CliqueClack TV

Touch reaches out and … well, you know

Kiefer Sutherland makes a welcome return to the FOX network with this intriguing new series. Are you ready to unravel the mystery?

- Season 1, Episode 1 - "Pilot"

From the pilot of 24, I was a huge fan; it remains one of my favorite television series of all time. Understandably, the show also made me an admirer of Kiefer Sutherland. Most of his filmography is sitting on a shelf in my office. So when I heard that he was making a return to TV a mere two seasons after Jack Bauer disappeared to parts unknown, and doing it on FOX, my reaction was two-fold: excitement, and curiosity.

How great was it that I’d get to watch him every week once again? But at the same time, after how long and hard he worked for eight seasons, why was he coming back and not taking a well-deserved vacation somewhere tropical?

The pilot of Touch answered both those questions for me.

If you had any doubt, Sutherland’s performance proved that his award-winning run as Bauer was no one-hit wonder. Struggling single father Martin Bohm wasn’t going to be busting any heads (in fact, he got slugged in the stomach), but within the hour I felt the same compassion for him that I had for my favorite CTU agent. I understood and sympathized with his frustrations and fears as he tried to raise his mute and brilliant son Jake (David Mazouz), and deal with pleasantly-not-stereotypical social worker Clea Hopkins (Gugu Mbatha-Raw). Sutherland is clearly the star, but there’s an intriguing quartet of main characters here, including an all-too-brief appearance by Danny Glover dispensing wisdom.

I’m also intrigued by the premise of Touch. The idea that everything’s connected probably won’t sit well with everyone, and others might not want to bother with trying to put all the pieces together, but for me it’s a huge playing field. When we spotted the number 318 on the back of a school bus in one of the show’s opening scenes, who could have guessed it would lead to Martin making the firefighter who found his wife in the World Trade Center (Titus Welliver, who in a moment of hilarity also appeared on CSI an hour later) miss his train, and therefore be around to save that same busload of school kids? Who was the complete stranger that Martin called at the end of the episode? (I don’t know, but it sounded like he was voiced by Sutherland’s 24 castmate Jude Ciccolella.) There’s tons of potential here, and I’m hopeful that the show will make the most of it.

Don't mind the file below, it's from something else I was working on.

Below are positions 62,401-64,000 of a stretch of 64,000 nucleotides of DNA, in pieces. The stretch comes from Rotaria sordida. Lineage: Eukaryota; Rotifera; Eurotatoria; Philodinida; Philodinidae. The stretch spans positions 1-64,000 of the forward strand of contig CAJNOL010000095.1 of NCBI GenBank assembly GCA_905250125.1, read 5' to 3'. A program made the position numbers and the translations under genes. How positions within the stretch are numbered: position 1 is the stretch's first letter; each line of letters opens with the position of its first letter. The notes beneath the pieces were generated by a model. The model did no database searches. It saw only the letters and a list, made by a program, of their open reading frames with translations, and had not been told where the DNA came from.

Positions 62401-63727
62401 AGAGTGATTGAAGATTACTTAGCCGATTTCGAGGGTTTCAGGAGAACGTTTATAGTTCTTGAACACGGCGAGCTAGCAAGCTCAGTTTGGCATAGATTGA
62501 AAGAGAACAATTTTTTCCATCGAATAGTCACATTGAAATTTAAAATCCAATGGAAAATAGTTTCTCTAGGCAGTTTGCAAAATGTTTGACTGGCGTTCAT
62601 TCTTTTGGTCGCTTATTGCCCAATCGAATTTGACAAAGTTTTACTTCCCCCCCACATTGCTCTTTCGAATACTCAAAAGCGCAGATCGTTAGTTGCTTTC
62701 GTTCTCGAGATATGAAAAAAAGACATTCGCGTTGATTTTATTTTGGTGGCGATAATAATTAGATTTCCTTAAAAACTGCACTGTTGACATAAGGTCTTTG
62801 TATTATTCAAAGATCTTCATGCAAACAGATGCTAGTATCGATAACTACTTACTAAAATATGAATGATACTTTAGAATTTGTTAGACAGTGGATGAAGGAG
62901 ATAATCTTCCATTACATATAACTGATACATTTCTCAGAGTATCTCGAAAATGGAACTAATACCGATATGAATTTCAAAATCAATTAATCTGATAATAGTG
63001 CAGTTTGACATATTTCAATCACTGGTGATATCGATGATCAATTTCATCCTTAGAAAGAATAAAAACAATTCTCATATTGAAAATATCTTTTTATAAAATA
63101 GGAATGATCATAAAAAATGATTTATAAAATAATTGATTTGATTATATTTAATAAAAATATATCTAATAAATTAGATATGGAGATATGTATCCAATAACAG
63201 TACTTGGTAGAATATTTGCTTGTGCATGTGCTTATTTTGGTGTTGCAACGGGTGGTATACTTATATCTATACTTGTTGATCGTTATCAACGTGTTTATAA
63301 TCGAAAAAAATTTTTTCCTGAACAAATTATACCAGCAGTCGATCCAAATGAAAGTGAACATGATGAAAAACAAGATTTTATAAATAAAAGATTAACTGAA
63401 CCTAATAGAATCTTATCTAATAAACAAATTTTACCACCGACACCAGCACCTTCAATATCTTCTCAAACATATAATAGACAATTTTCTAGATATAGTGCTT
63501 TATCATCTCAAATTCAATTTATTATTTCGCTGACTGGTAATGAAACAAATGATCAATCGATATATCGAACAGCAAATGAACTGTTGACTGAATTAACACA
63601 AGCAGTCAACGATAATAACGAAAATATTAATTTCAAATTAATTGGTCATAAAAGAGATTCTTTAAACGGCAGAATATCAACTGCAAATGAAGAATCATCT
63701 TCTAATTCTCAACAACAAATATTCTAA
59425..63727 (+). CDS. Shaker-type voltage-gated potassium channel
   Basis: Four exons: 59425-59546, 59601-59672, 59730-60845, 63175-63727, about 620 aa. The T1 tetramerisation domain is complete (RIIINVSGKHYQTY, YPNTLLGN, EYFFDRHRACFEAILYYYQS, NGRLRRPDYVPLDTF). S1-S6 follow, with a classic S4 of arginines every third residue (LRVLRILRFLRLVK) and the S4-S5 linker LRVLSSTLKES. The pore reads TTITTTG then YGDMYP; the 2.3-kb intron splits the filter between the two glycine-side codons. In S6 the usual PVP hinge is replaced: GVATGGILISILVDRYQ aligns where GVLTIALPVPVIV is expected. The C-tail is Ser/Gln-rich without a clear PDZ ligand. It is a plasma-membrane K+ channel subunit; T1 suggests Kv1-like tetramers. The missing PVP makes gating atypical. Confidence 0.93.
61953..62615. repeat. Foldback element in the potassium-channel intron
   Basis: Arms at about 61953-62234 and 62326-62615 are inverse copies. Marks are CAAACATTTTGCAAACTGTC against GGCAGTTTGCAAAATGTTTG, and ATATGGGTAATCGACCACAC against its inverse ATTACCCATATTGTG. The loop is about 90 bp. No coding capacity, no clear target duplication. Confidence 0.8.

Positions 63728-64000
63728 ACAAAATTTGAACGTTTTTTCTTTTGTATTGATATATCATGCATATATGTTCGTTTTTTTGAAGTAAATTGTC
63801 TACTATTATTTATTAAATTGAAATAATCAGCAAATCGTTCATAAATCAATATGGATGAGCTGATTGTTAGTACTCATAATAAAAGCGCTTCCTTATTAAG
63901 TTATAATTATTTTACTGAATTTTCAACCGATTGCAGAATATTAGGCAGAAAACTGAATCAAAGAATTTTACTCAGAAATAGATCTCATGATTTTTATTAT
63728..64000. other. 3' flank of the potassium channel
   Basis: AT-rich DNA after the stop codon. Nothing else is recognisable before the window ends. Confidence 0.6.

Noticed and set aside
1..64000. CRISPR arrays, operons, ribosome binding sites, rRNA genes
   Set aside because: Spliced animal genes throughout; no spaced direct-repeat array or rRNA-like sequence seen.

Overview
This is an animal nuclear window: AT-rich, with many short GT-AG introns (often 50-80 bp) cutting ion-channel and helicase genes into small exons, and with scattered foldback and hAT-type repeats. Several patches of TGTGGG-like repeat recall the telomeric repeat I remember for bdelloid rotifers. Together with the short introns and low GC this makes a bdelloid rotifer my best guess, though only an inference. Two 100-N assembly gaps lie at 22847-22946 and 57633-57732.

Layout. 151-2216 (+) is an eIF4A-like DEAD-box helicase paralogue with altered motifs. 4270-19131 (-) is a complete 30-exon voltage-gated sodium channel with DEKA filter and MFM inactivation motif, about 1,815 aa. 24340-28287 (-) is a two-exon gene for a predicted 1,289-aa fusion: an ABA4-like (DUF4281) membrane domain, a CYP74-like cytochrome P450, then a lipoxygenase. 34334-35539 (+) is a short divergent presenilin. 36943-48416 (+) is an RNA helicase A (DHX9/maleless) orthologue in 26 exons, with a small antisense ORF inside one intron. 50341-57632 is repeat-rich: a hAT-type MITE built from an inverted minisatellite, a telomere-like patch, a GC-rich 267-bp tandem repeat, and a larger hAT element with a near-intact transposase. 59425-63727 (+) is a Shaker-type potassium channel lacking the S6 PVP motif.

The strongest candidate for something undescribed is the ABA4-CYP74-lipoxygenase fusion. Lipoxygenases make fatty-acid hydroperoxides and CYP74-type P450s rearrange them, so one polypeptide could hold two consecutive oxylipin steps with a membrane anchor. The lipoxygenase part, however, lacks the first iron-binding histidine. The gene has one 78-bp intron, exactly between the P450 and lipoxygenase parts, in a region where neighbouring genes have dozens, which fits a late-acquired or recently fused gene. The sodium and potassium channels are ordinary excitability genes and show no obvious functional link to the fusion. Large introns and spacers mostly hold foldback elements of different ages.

And I’ll be sappy for a moment and admit that as TV shows can sometimes get dark, violent, depressing, or all of the above, it’s neat to have a show that makes me think about the positive, and come away with a hopeful feeling inside.

FOX had a great midseason arrival last year with The Chicago Code, and if this show is everything it could be, the network has scored another winner with Touch. When it comes to longevity, let’s hope that this show avoids Chicago Code‘s cruel fate, and becomes Kiefer Sutherland’s next 24.

Photo Credit: FOX

Categories: | Episode Reviews | Features | General | News | Touch | TV Shows |

4 Responses to “Touch reaches out and … well, you know”

January 26, 2012 at 9:04 AM

I think Martin called the firefighter, Titus Welliver?!?! Thats what he sound like anyway.

Does Titus Welliver going to be a regular on the show?

January 26, 2012 at 10:00 AM

Show was intriguing. And I agree, it was strange watching “Jack Bauer” look human.

January 28, 2012 at 3:02 AM

The whole traveling cell phone didn’t even need Sutherland or the kid. Anyone could have simply found the phone at the airport and tucked it into someone’s bag, thinking it had fallen out of it. And that was my favorite portion of the show.

But, if we’re all so deeply connected, why didn’t the other dozen phones have similar stories? Or the half-dozen or so the terrorists had available for timers? We could have a whole season of television based on those two boxes of cell phones.

So, is the kid predicting things, or causing them?

The social worker’s phone rings showing the number the kid had just displayed. But the mother isn’t there, and I don’t think we ever found out what the call was, did we? The social worker never called it back. She almost made it sound like her mother was dead (“I haven’t thought of that number in a while.”). It’s only point was to convince the social worker the kid had something. That’s pretty weak, and strongly suggests intervention instead of prediction.

Also, the firefighter’s lottery numbers don’t win until the day the kid handles the ticket? Prediction, or cause? I can’t buy it was just a coincidence. The connection was already there via the wife.

And the whole 318 thing was too contrived for me — it stood for the date, the time, the bus number? Unless something or someone is CAUSING the coincidence?

If the kid focuses on 412 in the future, will it be something to do with flight 412, taking off at 4:12 PM on April 12th, with 412 passengers?

January 29, 2012 at 2:20 PM

I do love Touch, and it says a lot that in last week’s conference call with Kiefer, he said he wasn’t particularly ready to return to a weekly series, but felt that the show and premise was too good to pass up. He didn’t want to turn on the TV and see a great show that he could have been a part of and declined. Can’t wait for more.

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